Defense budget bill would roll back Obama's 2014 anti-discrimination order
President Obama has threatened to veto Congress' defense budget bill if language remains that could permit religiously-affiliated government contractors or grantees to discriminate because of religion or sexual orientation. The Russell Amendment, named after Representative Steve Russell (R-Oklahoma) was a late-night addition to the National Defense Authorization Act (NDAA) that passed the House without a hearing on the merits by a vote of 277 to 147.
Some supporters of the Russell Amendment claim that it is designed to allow military chaplains to choose which vendors meet their religious standards, but the larger effect is to roll back Obama's 2014 executive order that prohibited federal contractors, including religiously affiliated social services such as adoption agencies, from discriminating against LGBT employees. The Russell Amendment reintroduces the previous religious exemptions.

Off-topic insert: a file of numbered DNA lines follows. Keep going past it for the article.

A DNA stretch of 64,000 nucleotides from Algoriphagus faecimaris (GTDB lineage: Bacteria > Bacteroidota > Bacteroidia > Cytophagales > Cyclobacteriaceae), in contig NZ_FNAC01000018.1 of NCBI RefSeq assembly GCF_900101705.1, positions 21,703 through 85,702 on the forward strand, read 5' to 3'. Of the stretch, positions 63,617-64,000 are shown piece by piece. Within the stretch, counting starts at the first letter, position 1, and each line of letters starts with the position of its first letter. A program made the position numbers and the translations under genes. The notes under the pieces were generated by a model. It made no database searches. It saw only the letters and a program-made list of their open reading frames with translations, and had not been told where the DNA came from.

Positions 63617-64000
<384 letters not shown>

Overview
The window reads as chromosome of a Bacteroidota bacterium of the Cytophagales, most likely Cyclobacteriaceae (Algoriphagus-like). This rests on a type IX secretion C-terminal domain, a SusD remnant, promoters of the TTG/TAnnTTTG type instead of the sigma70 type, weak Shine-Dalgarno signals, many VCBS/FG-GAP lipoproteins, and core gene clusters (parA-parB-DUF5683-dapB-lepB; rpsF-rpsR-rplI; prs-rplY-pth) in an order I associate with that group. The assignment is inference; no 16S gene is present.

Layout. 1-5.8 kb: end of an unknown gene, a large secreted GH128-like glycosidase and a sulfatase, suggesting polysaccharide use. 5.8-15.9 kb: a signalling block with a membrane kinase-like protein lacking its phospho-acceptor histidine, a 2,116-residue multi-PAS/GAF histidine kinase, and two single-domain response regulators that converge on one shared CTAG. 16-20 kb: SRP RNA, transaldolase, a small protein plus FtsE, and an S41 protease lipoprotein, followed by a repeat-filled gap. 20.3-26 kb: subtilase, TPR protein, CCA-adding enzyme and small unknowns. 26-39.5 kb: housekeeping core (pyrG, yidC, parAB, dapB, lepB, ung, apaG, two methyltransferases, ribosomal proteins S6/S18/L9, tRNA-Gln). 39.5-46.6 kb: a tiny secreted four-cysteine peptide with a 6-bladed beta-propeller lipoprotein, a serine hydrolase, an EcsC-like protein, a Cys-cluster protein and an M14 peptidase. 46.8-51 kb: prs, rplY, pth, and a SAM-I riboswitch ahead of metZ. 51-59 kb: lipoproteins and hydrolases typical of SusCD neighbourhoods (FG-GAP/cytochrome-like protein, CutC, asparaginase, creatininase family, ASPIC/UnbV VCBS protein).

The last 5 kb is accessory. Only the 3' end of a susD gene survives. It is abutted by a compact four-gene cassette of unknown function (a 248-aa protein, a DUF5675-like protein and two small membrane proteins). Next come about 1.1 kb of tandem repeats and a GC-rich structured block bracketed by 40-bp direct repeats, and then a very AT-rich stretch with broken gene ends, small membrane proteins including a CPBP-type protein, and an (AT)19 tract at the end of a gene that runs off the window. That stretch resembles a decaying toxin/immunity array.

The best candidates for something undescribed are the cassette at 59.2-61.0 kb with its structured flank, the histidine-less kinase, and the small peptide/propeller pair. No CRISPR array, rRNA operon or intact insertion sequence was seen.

Federal anti-discrimination legislation has taken a piecemeal approach as there is no blanket federal prohibition on discriminating on the basis of sexual orientation.
The text of the Russell Amendment is as follows:
Any branch or agency of the Federal Government shall, with respect to any religious corporation, religious association, religious educational institution, or religious society that is a recipient of or offeror for a Federal Government contract, subcontract, grant, purchase order, or cooperative agreement, provide protections and exemptions consistent with sections 702(a) and 703(e)(2) of the Civil Rights Act of 1964 (42 U.S.C. 2000e-1(a) and 42 11 U.S.C. 2000e-2(e)(2)) and section 103(d) of the Americans with Disabilities Act of 1990 (42 USC 12113(d)).
It is unlikely that the bill, which is currently in negotiations between the House and the Senate will be passed before the November 8 election.
Photo by Kevin McCoy, CC BY-SA 2.0